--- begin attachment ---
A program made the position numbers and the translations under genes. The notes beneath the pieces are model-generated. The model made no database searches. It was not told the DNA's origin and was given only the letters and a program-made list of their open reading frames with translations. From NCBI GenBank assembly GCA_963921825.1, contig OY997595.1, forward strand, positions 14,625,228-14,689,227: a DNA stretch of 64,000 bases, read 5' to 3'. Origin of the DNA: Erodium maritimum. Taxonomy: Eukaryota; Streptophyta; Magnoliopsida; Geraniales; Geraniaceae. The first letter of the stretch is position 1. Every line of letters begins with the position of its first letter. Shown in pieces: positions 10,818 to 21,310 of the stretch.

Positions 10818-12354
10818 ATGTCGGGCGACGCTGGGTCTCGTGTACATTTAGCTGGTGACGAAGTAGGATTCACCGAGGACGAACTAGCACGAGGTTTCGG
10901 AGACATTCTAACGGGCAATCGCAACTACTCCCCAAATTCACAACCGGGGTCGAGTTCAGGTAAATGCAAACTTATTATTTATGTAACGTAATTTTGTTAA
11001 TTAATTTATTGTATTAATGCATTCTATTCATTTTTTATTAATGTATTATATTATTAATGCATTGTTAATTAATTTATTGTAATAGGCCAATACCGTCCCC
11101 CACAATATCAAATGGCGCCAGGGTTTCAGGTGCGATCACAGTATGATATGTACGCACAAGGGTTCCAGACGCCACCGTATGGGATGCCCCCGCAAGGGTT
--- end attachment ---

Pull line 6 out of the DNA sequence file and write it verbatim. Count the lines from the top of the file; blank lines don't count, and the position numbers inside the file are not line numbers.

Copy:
11101 CACAATATCAAATGGCGCCAGGGTTTCAGGTGCGATCACAGTATGATATGTACGCACAAGGGTTCCAGACGCCACCGTATGGGATGCCCCCGCAAGGGTT